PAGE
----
A panel of experts is recommending the Quebec government expand access to medical aid in dying.
In recommendations made public today, the group said people should be allowed to make advance directives requesting a doctor-assisted death, which is not allowed under current law.
The panel suggests that to make such an advance request, a person should first have been diagnosed with a serious, incurable illness, including Alzheimer’s or dementia.
The person would designate a third party to authorize the assisted death when the time comes.
Health Minister Danielle McCann says she will launch a broad public consultation to guide the government’s decision on the issue.
She told a news conference the consultation would occur during the Coalition Avenir Québec government’s current mandate, but she would not commit to amending the law before the next election.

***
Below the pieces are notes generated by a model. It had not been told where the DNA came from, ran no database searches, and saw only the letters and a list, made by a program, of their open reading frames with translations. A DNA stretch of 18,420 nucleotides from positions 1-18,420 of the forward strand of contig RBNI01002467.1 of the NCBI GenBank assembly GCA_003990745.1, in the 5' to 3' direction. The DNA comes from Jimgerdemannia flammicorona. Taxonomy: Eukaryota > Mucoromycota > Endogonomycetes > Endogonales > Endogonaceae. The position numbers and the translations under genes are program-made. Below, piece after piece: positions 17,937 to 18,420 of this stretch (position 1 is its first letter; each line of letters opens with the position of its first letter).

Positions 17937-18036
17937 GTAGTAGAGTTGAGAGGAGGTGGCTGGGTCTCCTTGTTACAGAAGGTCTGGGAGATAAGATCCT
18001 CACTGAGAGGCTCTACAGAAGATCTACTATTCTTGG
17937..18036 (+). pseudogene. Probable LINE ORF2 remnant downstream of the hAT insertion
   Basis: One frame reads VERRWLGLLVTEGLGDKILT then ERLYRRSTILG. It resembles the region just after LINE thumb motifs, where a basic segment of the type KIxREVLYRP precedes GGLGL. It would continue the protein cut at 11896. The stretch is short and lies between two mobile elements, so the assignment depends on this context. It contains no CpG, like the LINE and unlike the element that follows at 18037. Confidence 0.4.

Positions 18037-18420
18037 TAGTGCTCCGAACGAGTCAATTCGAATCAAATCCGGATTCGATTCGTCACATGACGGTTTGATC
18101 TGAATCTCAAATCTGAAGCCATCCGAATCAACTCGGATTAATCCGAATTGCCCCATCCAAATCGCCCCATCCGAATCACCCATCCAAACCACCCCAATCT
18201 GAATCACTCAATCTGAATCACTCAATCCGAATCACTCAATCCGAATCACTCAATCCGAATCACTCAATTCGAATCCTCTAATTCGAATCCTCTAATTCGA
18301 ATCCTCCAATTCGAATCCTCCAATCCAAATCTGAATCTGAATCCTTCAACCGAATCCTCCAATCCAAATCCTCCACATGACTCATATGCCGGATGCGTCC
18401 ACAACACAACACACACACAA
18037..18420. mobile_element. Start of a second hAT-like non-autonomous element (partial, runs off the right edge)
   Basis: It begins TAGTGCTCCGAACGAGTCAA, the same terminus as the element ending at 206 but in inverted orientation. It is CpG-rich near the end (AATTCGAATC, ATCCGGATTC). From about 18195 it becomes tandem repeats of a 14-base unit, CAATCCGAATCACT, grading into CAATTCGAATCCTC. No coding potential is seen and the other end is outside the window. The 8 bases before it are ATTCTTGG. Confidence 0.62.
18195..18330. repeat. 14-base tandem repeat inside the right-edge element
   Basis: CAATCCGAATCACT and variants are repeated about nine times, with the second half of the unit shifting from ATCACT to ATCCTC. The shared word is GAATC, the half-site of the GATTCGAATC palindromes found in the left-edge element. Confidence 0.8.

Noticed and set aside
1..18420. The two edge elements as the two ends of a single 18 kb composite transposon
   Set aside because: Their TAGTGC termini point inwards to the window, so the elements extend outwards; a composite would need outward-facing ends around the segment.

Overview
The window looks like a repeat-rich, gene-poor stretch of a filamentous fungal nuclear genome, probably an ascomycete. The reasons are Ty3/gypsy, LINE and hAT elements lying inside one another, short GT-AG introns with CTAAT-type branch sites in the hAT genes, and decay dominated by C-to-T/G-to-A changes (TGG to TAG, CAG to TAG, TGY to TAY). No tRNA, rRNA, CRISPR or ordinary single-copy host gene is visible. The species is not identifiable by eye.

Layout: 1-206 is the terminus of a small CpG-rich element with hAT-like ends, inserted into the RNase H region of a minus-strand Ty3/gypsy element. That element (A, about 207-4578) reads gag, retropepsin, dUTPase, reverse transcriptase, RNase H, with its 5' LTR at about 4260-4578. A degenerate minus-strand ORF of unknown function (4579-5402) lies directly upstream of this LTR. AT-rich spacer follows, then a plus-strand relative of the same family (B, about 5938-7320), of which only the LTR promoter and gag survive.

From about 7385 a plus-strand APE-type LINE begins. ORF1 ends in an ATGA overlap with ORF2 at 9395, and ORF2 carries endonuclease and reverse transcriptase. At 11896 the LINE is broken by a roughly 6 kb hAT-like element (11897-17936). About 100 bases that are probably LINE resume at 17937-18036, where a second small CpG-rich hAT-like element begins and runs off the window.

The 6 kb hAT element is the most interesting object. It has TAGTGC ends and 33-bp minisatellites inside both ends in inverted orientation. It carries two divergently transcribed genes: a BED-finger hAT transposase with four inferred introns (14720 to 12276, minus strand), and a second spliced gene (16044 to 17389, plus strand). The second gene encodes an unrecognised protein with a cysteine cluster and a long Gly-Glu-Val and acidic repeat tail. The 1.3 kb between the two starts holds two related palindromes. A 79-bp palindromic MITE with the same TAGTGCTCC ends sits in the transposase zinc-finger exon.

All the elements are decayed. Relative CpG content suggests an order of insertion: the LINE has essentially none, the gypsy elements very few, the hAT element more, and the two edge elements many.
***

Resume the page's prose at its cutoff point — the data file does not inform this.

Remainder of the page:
Speaking to reporters later, Premier François Legault said the subject is “delicate,” but the public wants to see restrictions on assisted dying reduced. “We are in favour of the expansion of medical aid in dying,” he said.
But it must be done carefully, he added: “Of course, we have to be sure there is consent. Of course, we have to make sure it is not by default because they do not have all the services they should have at the end of life.”
The 150-page report was written by 13 experts mandated by the previous government to examine the possibility of expanding access to medical aid in dying to patients who are not necessarily at the end of life.
The expert group also recommends that the government offer a better quality of palliative care throughout Quebec.
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